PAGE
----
"zeros" is the count of 0bits seen since the last 1bit. This is kept only modulo 2 since the test is just for odd or even run of zeros, not the full count.
For a 1bit, the zeros count becomes 0 since there are now no 0bits since the last 1bit seen. In the Zeckendorf form a 1bit always has a 0bit immediately below it. That bit can be worked into the bit=1 case,
if bit=1 then
if zeros odd then rprev += r
else rprev = r
next lower bit of fibbinary(i+1) is 0bit, so skip it
zeros = 1
This is as if the bit=0 code is done immediately after the bit=1. zeros=0 is even after the bit=1 so there's no change to r,rprev by the bit=0 code, simply skip the 0bit and record zeros=1.
When calculating Fibonacci numbers for fibbinary(i+1), it's desirable to use integers <=i only so as not to overflow a finite number type. This can be done by finding the biggest Fibonacci f1<=i and subtracting it before doing the +1, giving i+1f1 without overflow. If the biggest Fibonacci <=i+1 is in fact f2=f1+f0<=i+1 then will have i+1f1 >= f0 and should subtract that too for i+1(f1+f0). The loop begins at the f1 bit in this case, or at the f0 bit if not.
When the high 1bit is handled like this to avoid overflow, the second highest bit is always a 0bit the same as above. So the loop can begin one lower, so f0 if f2 was subtracted or the Fibonacci below f0 if not. Initial zero=1 so as to record the 0bit skipped.
f1<=i and f1+f0<=i+1 only occurs when i+1=f1+f0 exactly, so it has all 0bits. This can be treated explicitly by floor(count/2) which is the 0bit cases in the loop. i+1=Fibonacci won't occur very often, but returning count/2 is about the amount code as an i=f0 and setup to loop from f1.
The effect of the algorithm in each case is to descend through the array above ("Array") by taking or not taking mediant r+rprev or duplication rprev=r. This can be compared to the Stern diatomic sequence calculation which goes by taking or not taking the mediant, no duplicating rprev=r case.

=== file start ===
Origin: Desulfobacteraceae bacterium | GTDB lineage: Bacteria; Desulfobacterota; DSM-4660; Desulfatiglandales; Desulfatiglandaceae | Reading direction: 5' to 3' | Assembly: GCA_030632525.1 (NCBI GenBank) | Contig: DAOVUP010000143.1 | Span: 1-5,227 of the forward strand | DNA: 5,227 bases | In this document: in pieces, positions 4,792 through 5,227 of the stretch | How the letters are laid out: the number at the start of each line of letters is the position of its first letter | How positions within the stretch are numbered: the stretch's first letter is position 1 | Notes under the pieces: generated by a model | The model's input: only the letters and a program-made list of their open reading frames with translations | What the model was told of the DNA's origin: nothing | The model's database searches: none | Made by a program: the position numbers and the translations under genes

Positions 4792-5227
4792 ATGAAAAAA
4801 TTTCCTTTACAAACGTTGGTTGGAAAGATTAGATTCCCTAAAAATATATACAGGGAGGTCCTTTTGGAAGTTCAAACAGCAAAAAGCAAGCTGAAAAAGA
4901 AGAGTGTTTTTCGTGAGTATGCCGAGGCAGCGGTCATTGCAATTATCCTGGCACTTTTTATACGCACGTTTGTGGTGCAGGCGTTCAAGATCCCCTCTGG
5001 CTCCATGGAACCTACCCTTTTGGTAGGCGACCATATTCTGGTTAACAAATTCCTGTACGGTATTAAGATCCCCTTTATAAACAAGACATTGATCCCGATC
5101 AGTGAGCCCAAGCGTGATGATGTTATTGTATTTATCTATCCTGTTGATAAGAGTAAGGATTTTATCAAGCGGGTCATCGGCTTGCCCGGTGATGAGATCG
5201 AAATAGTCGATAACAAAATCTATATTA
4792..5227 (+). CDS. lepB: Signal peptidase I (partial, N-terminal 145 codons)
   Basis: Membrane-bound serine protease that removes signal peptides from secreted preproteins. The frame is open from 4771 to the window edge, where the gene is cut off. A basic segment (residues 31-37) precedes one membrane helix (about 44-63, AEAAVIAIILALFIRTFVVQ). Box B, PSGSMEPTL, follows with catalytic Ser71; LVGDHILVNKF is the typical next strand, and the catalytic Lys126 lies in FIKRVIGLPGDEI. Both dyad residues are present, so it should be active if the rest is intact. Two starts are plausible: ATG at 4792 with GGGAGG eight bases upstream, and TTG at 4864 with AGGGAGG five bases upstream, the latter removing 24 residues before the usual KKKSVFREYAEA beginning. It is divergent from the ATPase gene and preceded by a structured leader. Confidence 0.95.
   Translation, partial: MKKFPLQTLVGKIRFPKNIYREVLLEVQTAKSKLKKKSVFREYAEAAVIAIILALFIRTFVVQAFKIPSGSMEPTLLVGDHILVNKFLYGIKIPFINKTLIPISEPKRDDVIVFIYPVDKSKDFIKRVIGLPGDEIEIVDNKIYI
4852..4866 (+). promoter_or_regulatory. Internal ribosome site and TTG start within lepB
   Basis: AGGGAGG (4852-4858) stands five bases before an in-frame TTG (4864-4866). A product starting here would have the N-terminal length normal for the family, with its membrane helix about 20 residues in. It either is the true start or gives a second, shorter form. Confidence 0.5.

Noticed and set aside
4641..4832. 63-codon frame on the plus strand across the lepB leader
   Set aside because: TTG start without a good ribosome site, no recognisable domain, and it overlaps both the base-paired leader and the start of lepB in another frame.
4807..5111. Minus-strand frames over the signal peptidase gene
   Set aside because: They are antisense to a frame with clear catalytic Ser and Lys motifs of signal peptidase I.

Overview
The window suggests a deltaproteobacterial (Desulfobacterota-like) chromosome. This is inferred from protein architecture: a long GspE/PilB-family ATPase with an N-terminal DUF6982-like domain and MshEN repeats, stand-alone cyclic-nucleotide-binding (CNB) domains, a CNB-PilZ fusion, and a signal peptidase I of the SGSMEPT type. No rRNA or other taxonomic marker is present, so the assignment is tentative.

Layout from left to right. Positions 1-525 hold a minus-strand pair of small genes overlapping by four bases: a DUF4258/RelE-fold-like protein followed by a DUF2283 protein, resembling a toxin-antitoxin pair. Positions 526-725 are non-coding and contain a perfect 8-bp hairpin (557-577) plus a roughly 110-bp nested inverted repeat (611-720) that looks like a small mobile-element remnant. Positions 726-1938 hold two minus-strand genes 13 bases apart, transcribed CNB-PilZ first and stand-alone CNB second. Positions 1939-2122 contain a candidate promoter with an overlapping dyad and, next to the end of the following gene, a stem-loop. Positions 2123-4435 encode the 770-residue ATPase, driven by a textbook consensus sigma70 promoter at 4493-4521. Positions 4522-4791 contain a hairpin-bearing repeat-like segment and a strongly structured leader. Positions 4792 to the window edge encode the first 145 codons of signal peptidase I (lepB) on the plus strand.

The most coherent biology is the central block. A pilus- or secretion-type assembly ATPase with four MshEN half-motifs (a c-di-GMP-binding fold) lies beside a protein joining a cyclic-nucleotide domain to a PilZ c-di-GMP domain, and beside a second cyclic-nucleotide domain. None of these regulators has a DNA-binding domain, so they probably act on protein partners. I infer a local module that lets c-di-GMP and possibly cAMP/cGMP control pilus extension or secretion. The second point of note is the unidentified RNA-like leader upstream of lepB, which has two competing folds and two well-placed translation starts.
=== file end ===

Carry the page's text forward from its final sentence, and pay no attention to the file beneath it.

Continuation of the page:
Stern Diatomic
The Fibonacci representations sequence contains the Stern diatomic sequence (eg. Math::NumSeq::SternDiatomic) as a subset, per
Marjorie BicknellJohnson, "Stern's Diatomic Array Applied to Fibonacci Representations", Fibonacci Quarterly, volume 41, number 2, May 2003, pages 169180.
http://www.fq.math.ca/412.html http://www.fq.math.ca/Scanned/412/bicknell.pdf
Taking the R(i) at indices i for which i in Zeckendorf form uses only even Fibonaccis gives the Stern diatomic sequence.
These indices have fibbinary value (Math::NumSeq::Fibbinary) with 1bits only at even bit positions (counting the least significant bit position as 0 and going up from there). Even positions are either 0 or 1. Odd positions are always 0. The highest bit is always a 1bit and it must be at an even position.
fibbinary(i) = 10a0b0c...0z
^ ^ ^ ^
even bits a,b,c,etc 0 or 1,
odd bits always 0
In the "Ith Pair" calculation above this kind of i always has an odd number of 0bits between each 1bit. So the 1bit step is always rprev+=r, and the 0bit step at the even positions is r+=prev. Those two steps are the same as the Stern diatomic calculation per "Ith Pair" in Math::NumSeq::SternDiatomic.
SEE ALSO
Math::NumSeq::Fibonacci, Math::NumSeq::SternDiatomic
HOME PAGE
http://user42.tuxfamily.org/mathnumseq/index.html
LICENSE
Copyright 2014, 2016, 2019, 2020, 2021 Kevin Ryde
MathNumSeq is free software; you can redistribute it and/or modify it under the terms of the GNU General Public License as published by the Free Software Foundation; either version 3, or (at your option) any later version.